Good for some, bad for many
Over three weeks ago, the online gambling industry became well aware of how little it takes to shake its apparently stable world. Namely, on April 15, now called Black Friday, the U.S. Department of Justice seized the domains of some of the major online poker companies operating on the giant U.S. market. At the same time, the companies’ executives and founders, as well as the officials of a number of processing firms facilitating transactions between punters and the companies faced indictments by the U.S. authorities.
As a result of the federal actions in the country, the indicted Pokerstars, Full Tilt, Absolute Poker and Ultimate Bet decided to shut down their U.S. operations and focus on their non-U.S. projects. However, on their way out of the States, they were not alone – guided by the example, white-label Rival casinos stopped accepting new U.S. players, although the existing ones can still enjoy their favorite pastime, and it was recently reported that AdamEve Poker also ceased its U.S. activities. In addition, such climate in the industry drove a number of affiliate companies out of business, which started declining rapidly.
However, as the affected companies saw their numbers drop seriously in the past period, there are those that managed to benefit from the situation caused by the Black Friday actions. Companies such as Bodog, Cake Poker, etc. boosted their presence in the U.S. market, taking advantage of the withdrawal of their major competitors.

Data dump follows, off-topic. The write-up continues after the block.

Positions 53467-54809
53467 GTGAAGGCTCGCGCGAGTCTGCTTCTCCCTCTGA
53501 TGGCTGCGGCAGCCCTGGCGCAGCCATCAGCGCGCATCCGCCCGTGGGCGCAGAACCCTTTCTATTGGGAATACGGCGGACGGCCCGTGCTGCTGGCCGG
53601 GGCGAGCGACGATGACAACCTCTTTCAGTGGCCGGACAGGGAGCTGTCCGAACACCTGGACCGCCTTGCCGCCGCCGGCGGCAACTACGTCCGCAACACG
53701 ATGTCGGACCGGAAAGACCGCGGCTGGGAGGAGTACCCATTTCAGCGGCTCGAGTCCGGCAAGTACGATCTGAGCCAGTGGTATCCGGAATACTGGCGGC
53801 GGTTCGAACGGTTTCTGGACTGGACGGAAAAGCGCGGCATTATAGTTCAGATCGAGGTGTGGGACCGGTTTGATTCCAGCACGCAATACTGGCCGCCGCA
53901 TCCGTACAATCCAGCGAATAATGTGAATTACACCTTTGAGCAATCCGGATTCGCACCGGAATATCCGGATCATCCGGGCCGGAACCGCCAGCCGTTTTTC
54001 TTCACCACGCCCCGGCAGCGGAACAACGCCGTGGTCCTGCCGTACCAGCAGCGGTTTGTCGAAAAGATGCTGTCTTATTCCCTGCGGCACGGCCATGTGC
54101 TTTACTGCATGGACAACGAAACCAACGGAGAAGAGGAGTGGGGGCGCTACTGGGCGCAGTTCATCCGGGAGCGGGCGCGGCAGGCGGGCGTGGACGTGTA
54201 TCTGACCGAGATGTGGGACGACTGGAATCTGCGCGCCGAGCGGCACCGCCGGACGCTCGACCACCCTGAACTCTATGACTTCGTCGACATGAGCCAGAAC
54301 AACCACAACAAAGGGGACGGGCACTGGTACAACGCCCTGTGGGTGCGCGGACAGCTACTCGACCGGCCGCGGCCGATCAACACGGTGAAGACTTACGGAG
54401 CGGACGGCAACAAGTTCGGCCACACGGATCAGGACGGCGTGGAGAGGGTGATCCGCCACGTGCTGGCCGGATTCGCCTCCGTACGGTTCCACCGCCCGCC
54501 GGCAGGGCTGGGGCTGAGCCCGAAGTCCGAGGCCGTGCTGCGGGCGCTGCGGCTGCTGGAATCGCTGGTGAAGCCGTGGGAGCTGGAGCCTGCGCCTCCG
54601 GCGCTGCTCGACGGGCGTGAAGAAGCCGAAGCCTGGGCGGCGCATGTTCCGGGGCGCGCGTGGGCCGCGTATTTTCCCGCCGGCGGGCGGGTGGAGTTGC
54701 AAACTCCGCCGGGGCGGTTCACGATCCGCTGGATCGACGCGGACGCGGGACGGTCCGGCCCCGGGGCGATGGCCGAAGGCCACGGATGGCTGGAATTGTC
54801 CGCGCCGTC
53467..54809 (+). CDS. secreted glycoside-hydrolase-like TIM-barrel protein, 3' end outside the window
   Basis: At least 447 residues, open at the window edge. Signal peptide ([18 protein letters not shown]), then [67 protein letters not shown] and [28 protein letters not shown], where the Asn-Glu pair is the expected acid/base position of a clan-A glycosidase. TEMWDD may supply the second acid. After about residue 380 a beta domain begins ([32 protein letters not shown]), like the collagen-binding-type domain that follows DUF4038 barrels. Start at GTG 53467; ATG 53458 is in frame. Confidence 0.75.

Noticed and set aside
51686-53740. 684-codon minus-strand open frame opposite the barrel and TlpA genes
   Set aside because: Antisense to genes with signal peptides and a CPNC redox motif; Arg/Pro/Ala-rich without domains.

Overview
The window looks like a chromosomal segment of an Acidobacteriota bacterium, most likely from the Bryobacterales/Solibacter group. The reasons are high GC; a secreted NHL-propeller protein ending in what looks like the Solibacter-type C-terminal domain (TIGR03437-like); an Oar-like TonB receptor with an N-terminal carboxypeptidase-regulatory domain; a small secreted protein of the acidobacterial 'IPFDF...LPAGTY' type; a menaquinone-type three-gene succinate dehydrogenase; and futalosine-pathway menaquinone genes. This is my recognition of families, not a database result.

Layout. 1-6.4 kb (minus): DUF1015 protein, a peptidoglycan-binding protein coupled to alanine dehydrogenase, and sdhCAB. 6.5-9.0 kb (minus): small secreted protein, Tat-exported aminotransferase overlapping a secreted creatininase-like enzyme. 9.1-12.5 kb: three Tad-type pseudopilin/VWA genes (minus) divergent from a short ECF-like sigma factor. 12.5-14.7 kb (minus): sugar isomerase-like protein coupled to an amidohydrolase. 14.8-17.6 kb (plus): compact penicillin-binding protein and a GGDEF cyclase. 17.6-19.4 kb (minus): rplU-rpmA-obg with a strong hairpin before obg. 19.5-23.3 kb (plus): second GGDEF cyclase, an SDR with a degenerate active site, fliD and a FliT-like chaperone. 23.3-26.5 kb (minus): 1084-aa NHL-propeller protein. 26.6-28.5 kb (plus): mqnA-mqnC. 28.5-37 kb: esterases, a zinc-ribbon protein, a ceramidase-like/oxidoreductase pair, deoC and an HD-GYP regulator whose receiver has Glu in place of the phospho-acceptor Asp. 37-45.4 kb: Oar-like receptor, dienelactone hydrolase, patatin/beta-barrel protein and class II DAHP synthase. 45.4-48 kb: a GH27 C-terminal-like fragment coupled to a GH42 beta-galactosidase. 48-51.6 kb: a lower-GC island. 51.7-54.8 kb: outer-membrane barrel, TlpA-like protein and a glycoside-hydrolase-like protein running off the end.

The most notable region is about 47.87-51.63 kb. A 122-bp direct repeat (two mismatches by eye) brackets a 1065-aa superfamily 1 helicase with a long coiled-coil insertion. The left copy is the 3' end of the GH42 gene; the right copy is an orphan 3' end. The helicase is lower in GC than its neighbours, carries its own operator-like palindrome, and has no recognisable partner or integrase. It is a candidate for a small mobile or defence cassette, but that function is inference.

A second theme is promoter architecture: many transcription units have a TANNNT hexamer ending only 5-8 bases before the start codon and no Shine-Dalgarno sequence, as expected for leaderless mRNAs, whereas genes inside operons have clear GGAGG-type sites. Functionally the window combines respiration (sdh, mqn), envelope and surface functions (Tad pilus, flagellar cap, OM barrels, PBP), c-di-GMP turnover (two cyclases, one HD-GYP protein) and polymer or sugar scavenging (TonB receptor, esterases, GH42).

Still, even though players panicked as much as online gambling companies when the news of the indictments first appeared, believing that their money will remain trapped in their frozen accounts, the indicted companies and the DoJ decided to remedy the situation, at least when it comes to players, so they entered negotiations about temporary unfreezing of the seized domains, only until players are paid off. Recently, PokerStars already started the payoff procedure, whereas the Cereus network and FullTilt are still talking through the confusable details related to process.
On the other side, things don’t look so bright for the indicted companies’ employees, especially those of Cereus Network, which reportedly had to lay off some 80 percent of its staff in Costa Rica. Reportedly, some of the disgruntled former employees were the reason why the company’s premises, along with PokerStars’ offices and a couple of private residences were visited late on May 6 by Costa Rican OIJ, which caused much speculation throughout the industry.
Now, whether these actions had something to do with the Black Friday or not, it remains to be seen. But one thing’s for sure – since April 15, the industry has become a totally different place.